Fertilizer nitrogen (FN) recovery, and changes in nitrogen (N) and dry weight partitioning were studied over three fruiting seasons in June-bearing strawberry (Fragaria ×ananassa Duch. `Totem') grown in a matted row system. Fertilizer nitrogen treatments were initiated in 1999, the year after planting. The standard ammonium nitrate N application at renovation (55 kg·ha-1 of N) was compared to treatments where additional N was applied. Supplemental treatments included both ground-applied granular ammonium nitrate (28 kg·ha-1 of N) applied early in the season and foliar urea [5% (weight/volume); 16 kg·ha-1 of N] applied early in the season and after renovation. When labeled N was applied (eight of nine treatments) it was applied only once. The impact of no FN from the second through the third fruiting season was also evaluated. Fertilizer nitrogen treatment had no impact on total plant dry weight, total plant N, yield or fruit quality from the first through the third fruiting seasons. Net dry matter accumulation in the first fruiting season was 2 t·ha-1 not including the 4 t·ha-1 of dry matter removed when leaves were mowed during the renovation process. Seasonal plant dry weight and N accumulation decreased as the planting aged. Net nitrogen accumulation was estimated at 40 kg·ha-1 from spring growth to dormancy in the first fruiting season (including 30 kg·ha-1 in harvested fruit, but not including the 52 kg·ha-1 of N lost at renovation). Recovery of fertilizer N ranged from 42% to 63% for the broadcast granular applications and 15% to 52% for the foliar FN applications, depending on rate and timing. Fertilizer N from spring applications (granular or foliar) was predominantly partitioned to leaves and reproductive tissues. A large portion of the spring applied FN was lost when plants were mowed at renovation. Maximum fertilizer use efficiency was 42% for a granular 55 kg·ha-1 application at renovation, but declined to 42% just before plant growth the following spring, likely a result of FN loss in leaves that senesced. In June, ≈30% of the N in strawberry plants was derived from FN that was applied at renovation the previous season, depending on year. This stored FN was reallocated to reproductive tissues (22% to 35%) and leaves (43% to 53%), depending on year. Applying fertilizer after renovation increased the amount of remobilized N to new growth the following spring. The following June, 15% of plant nitrogen was derived from fertilizer applied at renovation 2 years prior.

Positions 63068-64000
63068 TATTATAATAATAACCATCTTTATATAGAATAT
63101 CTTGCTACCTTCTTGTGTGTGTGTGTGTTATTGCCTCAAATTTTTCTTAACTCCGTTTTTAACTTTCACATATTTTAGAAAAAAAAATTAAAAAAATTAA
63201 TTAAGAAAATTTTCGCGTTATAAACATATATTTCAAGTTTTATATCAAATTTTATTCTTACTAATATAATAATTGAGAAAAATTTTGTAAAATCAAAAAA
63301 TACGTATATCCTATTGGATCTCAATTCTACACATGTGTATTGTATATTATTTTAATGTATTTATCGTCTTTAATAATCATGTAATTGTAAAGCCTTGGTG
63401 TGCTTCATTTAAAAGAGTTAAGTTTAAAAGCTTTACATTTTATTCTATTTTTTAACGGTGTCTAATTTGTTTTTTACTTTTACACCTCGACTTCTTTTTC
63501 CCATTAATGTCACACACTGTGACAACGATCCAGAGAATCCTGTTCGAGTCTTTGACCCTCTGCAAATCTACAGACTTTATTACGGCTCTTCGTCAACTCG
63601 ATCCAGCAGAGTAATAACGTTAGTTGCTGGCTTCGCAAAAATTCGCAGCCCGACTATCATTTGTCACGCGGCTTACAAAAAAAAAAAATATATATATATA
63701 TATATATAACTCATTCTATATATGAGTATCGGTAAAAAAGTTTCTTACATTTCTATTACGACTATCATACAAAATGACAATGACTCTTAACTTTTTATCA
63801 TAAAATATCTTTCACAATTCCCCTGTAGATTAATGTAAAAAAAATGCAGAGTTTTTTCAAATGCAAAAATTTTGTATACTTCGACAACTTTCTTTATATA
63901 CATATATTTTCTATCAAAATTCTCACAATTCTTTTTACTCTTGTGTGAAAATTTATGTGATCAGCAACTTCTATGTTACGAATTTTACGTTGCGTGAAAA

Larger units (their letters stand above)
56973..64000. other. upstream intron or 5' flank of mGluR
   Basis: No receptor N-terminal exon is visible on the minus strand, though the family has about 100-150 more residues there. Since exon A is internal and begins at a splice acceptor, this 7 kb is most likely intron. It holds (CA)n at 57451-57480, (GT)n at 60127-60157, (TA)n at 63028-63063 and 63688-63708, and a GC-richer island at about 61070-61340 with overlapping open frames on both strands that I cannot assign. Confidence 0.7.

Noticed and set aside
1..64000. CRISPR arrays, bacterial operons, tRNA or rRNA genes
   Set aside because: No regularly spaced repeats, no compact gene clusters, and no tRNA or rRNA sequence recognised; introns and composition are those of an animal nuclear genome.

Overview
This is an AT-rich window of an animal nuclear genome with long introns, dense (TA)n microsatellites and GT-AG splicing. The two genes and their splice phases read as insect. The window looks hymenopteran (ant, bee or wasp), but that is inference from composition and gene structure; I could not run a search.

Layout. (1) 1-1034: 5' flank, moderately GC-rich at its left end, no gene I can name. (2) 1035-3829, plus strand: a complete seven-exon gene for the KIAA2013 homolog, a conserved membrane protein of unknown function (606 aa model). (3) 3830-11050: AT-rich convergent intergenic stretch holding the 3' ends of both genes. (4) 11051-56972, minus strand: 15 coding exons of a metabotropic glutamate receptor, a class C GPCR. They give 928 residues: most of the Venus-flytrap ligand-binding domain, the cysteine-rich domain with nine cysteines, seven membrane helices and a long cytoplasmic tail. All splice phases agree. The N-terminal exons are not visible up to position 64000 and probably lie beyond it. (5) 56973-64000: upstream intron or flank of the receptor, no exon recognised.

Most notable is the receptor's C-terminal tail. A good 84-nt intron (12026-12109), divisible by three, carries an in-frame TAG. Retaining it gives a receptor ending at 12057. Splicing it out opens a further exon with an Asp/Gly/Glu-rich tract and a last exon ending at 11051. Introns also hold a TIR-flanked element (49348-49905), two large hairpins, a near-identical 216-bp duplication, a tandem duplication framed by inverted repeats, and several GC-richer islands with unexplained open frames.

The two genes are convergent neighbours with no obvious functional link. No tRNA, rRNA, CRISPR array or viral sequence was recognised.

Michael W. Smith
Thirty-five-year-old `Hayes' and `Patrick' trees (22 trees/ha) were fertilized with 112 kg N/ha (NH4NO3) either the second week of March or the first week of Oct each year. Phosphorus was applied (broadcast) during March 1986 and again during May 1989 at 0 or 244 kg P/ha. Treatments were arranged in a split-split-plot design with four single-tree replications. Leaf N concentration and the number of shoots/1-year-old shoot were not affected by N application time, and the effect on shoot length was inconsistent. Total yield and annual yield three of five years were greatest from `Hayes' when N was applied during Oct rather than March. Yield of `Patrick' was unaffected by time of N application. Phosphorus application increased soil P up to 20 cm deep, and leaf P concentration was increased three of five years in `Hayes' and two of five years in `Patrick'. Shoot growth, number of new shoots, nut size, kernel percentage, and yield were generally not affected by P application.
Lambert B. McCarty, Landon C. Miller, and Daniel L. Colvin
Commercial N fertilizer formulations, ammonium nitrate, calcium nitrate, sodium nitrate, potassium nitrates (15-0-14 and 13-0-44) applied at 84 and 168 kg N/ha in 3 or 5 split applications did not affect total marketable yield of dry onion. Application frequencies causing an increase in total amount of N applied during the spring months (Feb.-Apr.) increased marketable yield by 5 MT/ha. Bulb decay was the highest when ammonium nitrate was applied, whereas the least number of decayed bulbs resulted from sodium nitrate applications. Plants grown with potassium nitrate (13-0-44) were most susceptible to cold injury. Ammonium nitrate and sodium nitrate applications produced the highest percentage of onions that bolted. The lowest percentage of plants showing bolting incidence resulted from calcium nitrate applications. Bolting of onions was closely associated with rapid growth and increased onion size. However, cold injury and bulb decay were not influenced by these growth factors.